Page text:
Is PhoneGnome from Televolution the ultimate CLEC 2.0 Enabler?
We know the story all too well. Thousands of CLECs backed by the venture capital market flooded the telecom space in the hopes of all becoming the next AT&T. The goal back in the late nineties was to roll out fiber as fast as possible with no regard for getting any customers.
If you remember, at the time, the stock market didn’t even value profit… It was all about eyeballs, miles of fiber and potential for future profit. Profit was an “evil” word as it allowed markets to place a valuation on your company. Many former CLEC heads tell me they wanted to focus more on customer acquisition and their investors directed them to focus on digging up asphalt as a place to lay glass and not revenue generation.
To make matters worse, the ILECs were throwing up roadblock after roadblock making it difficult for DSL providers and CLECs to sell their services over ILEC controlled pipes.
We know how the story ends. The market crashed, investors panicked and few CLECs had any customers and many went belly up.
Today the cable companies are the most formidable competitors to the ILECs. Still, we generally don’t expect the cable and phone companies to be leaders in rolling out new services. These larger companies are generally behind the curve when it comes to experimenting with new applications.
Remember, Vonage was the first major telephone service provider with a soft client. Vonage did not invent the soft client mind you; they just decided they wanted to be among the first ITSPs to distribute them to their customers.
Large service providers know they are slower to move than smaller companies and the promise of IMS is all about allowing telephone company partners to develop new network services on the cheap allowing the partner and telco to share in the profits.
Is this a good strategy? Absolutely. Will IMS be deployed globally overnight? Absolutely not.
In the mean time, there are a few solutions which allow application developers to deploy advanced telephony applications with little investment and with great potential.
One such solution is a CPE box called PhoneGnome. Made by Televolutionthe deviceis an advanced ATA with an API allowing applications to be rolled out on what has to be the most granular and targeted basis possible. You could provide service to one person on each street in the world and your deployment would be cost effective.
The box costs $30-$60 depending on volume and can be the easiest way in the world to provide advanced telephony service to customers on anyone’s broadband or phone network.
The benefit of this approach is application fine-tuning is a cinch. You can revise, refine, retune or redo your application development for just the cost of the developer. You don’t need any traditional and high-priced telco equipment.
In fact the absence of equipment in this model means developers can be of the software-only variety meaning access to many more programmers worldwide. One application already running on PhoneGnome is Dial Tone 2.0 where the dial tone you hear is replaced by a TellMe application asking you for or a contact or business name to call. Speech recognition and ensuing behind the scenes technical magic connects you with the party you want to call.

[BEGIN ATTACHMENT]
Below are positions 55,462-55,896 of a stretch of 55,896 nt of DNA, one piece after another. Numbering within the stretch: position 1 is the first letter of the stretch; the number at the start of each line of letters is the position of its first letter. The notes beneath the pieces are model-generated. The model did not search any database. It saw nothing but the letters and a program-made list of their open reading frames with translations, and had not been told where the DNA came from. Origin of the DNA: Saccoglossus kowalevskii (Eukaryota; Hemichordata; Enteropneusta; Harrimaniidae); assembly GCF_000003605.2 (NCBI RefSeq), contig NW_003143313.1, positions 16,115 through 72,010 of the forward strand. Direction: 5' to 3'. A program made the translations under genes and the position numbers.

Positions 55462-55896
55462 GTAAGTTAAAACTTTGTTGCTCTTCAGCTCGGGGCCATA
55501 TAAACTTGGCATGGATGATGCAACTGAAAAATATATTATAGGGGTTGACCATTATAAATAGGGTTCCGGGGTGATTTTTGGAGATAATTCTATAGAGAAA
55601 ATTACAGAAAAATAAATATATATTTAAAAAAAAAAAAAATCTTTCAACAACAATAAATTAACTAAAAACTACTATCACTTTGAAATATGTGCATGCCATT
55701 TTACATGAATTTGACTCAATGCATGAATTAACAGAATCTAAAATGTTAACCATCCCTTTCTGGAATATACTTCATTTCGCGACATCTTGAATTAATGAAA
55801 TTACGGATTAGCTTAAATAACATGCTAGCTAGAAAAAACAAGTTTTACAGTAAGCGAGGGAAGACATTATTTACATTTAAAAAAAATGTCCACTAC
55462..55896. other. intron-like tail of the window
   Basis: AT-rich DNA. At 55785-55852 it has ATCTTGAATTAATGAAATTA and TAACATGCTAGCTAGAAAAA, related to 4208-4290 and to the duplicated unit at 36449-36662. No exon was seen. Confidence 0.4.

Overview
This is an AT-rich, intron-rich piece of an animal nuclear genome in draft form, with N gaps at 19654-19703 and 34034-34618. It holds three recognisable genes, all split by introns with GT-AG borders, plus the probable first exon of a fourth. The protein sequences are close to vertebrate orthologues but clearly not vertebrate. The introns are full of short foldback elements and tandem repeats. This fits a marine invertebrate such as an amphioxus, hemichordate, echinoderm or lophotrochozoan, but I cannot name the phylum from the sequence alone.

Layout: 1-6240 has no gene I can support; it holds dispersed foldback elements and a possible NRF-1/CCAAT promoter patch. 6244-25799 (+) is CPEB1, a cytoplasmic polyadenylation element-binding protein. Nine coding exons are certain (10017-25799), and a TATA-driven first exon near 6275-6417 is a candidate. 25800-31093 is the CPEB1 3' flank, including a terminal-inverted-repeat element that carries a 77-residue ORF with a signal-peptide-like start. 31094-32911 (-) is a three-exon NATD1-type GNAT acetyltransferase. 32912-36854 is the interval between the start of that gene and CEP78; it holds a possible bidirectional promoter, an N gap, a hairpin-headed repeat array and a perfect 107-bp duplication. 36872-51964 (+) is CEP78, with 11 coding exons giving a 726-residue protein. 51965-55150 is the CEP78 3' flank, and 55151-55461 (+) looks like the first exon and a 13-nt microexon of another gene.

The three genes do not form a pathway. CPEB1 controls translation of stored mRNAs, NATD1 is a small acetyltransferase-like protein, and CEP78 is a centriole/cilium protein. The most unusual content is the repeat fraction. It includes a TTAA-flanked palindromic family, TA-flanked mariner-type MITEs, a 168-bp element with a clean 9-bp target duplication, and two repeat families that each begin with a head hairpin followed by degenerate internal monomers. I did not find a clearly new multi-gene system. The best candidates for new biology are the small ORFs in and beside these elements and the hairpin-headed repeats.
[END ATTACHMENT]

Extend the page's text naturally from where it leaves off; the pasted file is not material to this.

You could also develop a smart forwarding application like GrandCentral or virtually anything else. Years ago I wrote an article about if Google got into telephony they could provide an application which does a Google search on an incoming phone number. With tabbed browsing you could have a tab come up with a search for the number in the yellow pages, another search on the Better Business Bureau site and so on.
This sort of application can be built by anyone now. There are a variety of similar telephony mashups you can come up with in fact. You could develop an application which displays a map with the city and even address of the person calling you.
Call detail comes in via XML and at that point you can do whatever you want with the call. You could have it gracefully forward to voicemail or forwarded to an assistant or to your cell phone.
The potential here is quite staggering as the PhoneGnome devices sit in a home and can determine how long a household uses a phone. The device can establish identity trust via the phone company with a side benefit being built-in security.
Additionally there is the potential to correlate web and phone behavior. In the past I have written about how service providers can start making money by selling aggregate telephone data. Now, any company with enough boxes out on the network can have this same ability.
So Televolution allows anyone to take advantage of the most lucrative promises of the CLEC opportunity. You can now provide the advanced services and that’s where the real money is.
Service providers could use this sort of service to break out of their traditional markets if they choose to do so. FMC for example is a natural application stemming from this solution.
The technology can sit in a phone or router or even a video game. The company has a shared revenue model and can even help with distribution of the service. They also have a mobile client with many similar features to the home-based solution.
I am pretty blown away by this technology and it has much broader implications for the deployment of advanced telephony applications. Why? Well, for the first time, anyone can roll out enhanced services without the need to wait for a service provider to green light the project.
If the project is successful and you get 100,000 subscribers, you can then shop it around to service providers as a proven business model and have them help market and sell it. I see PhoneGnome as the ultimate solution to getting telephony applications rolled out quickly and efficiently and for this reason I think it the ultimate CLEC 2.0 enabler.

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